Chicago’s street names are a collection of local, national and international people and places. However there is one street, Agatite Avenue, which has baffled Chicago historians, including the authors of the 1988 comprehensive volume, Streetwise Chicago, Don Hayner and Tom McNamee. Their conclusion was the name might have been the Latin suffix “ite” added to “agate” or someone misspelled the word “apatite”, a calcium phosphate. The mystery has been solved!
Agatite Avenue is located 4443 North and runs from 800 West (Halsted Street) to 8699 West.1
The street is named after a gypsium-clay cement that was manufactured by the Agatite Cement Plaster Company of Kansas City, MO. It is basically a plaster substitute. This excerpt from American Cements by Uriah Cummings (1898) describes its properties and where it was used.
The Agatite Cement Plaster Company of Kansas City controls a bed of this material at or near Dillon, Kansas is estimated to contain about six million tons Prof Edwin Walters in a report on this material says:
“Agatite is of a light ashogray color. Its natural consistency about that of hard plastic clay. When calcined it assumes a form. When mixed with water it sets as does hydraulic or cement. There seems to be ample time between the mixing the setting for the mortar to be applied to its intended use.
“A sample of several weeks setting broke under a tensile of 370 lbs to the square inch. It may be safely said that in tensile and compressive strength agatite is fully one half that of very best Portland cement under the Neat test and equal under part sand test. It is superior in strength to most of the limes and ordinary cements. But inasmuch as agatite is for interior work, it is not necessary that it should be of such strength. It is very much stronger than lime and sand plaster is its principal competitor.
“Agatite does not differ widely in composition from the taken from the famous Cheops Pyramid of Egypt. The cement runs higher in sulphate of lime and lower in oxide of iron. It is very probable that a cement that would stand in climate of Egypt would also prove durable in the United States.”
The climates of Egypt and Mexico are such as to permit the use of this material for exterior work and there is no doubt, but that it could be so used with safety in our Southern States on brick stone or wooden structures and very pleasing architectural effects thereby produced at a comparatively slight cost. Sulphate of lime as a cementing agent has not as yet received the consideration due to its merits in this country. Heretofore it has been extensively used in interior decoration and for similar purposes but there seems to have been no advance made in the direction of permanent exterior work It was used as an outside covering of the walls of the World’s Fair Buildings at Chicago which, however, were temporary structures.”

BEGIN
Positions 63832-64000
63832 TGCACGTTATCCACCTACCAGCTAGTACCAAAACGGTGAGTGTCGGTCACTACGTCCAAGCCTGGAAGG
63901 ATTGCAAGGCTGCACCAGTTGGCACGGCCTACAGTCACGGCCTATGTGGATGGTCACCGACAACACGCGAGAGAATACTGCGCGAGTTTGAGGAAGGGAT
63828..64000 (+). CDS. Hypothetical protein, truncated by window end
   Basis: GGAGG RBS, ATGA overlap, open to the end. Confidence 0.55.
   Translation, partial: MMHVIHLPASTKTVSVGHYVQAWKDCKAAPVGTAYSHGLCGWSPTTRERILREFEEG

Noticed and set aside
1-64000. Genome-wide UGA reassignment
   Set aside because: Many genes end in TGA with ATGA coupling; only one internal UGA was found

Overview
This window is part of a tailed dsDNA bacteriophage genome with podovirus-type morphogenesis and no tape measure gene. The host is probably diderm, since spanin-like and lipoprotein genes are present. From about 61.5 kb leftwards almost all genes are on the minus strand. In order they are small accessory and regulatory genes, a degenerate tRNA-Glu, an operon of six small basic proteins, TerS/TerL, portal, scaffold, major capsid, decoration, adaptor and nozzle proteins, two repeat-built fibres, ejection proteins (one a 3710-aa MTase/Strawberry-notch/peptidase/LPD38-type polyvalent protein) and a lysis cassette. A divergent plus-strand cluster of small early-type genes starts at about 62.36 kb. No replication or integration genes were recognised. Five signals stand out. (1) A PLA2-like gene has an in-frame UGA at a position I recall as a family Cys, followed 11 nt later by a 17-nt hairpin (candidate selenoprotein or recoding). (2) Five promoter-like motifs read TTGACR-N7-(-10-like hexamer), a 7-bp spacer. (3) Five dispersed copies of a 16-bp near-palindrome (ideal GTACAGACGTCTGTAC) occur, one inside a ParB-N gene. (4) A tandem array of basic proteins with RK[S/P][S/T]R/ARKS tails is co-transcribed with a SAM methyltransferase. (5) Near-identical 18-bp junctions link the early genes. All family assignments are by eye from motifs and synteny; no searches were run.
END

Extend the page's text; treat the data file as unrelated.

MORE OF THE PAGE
In other words, the white stucco covering of many of the temporary buildings for the famous 1893 Columbian Exposition was really agatite cement. Agatite was also used in most of the buildings constructed for the 1904 Louisiana Purchase Exposition held in St. Louis.
1893 Columbian Exposition
Building and Construction and Superintendence by F. E. Kidder, C. E., P. H. D., Part One, 1900
Natural Cement Plasters.—In this class are the Acme, Agatite, Aluininite, Climax and Royal, the first and last names being perhaps the best known.
The earth from which these plasters are produced is found in various portions of Kansas and Texas. It is of a light ash-gray color and of about the consistency of hard plastic clay, which it much resembles in appearance, although its chemical nature is more like that of gypsum.
When calcined it assumes a pulverized form. When mixed with water it sets like hydraulic lime or cement, but much more slowly, so that ample time is afforded for applying the mortar.
A sample of agatite, after several weeks setting, broke under a tensile strength of 370 pounds per square inch. It is superior in strength to most of the hydraulic limes and natural cements.
The various deposits from which the plasters above mentioned are produced appear to be of about the same grade of earth, the plasters differing, if at all, only in their strength and working qualities, which is due principally to slight differences in the process of manufacture.
The Acme cement plaster is produced by calcining the natural earth at a high degree of heat (about 6oo° Fahr.), which rids the material of not only the free moisture, but also the combined moisture.
The resulting plaster is slow setting, works smooth under the trowel, and does not come to its normal strength until thirty or sixty days after it is spread.
These cement plasters are remarkable for their great adhesive quality. They will stick firmly to stone, brick or wood without the aid of hair or fibre. Acme cement has been used to some extent in New York for setting fireproof tiling, and has been found superior for this purpose to the ordinary natural cements.
Acme cement plaster was the first of this class to be put on the market. It has been extensively used throughout the country, and makes a very superior wall plaster. Large quantities of it were used in plastering the World’s Fair buildings, Chicago. Agatite and Royal, although more recently introduced, have also been quite extensively used, particularly on large and important buildings in the West. Climax is produced especially for the Southern trade
1904 Louisiana Purchase Exposition
1 Office of the City Clerk Chicago Street Guide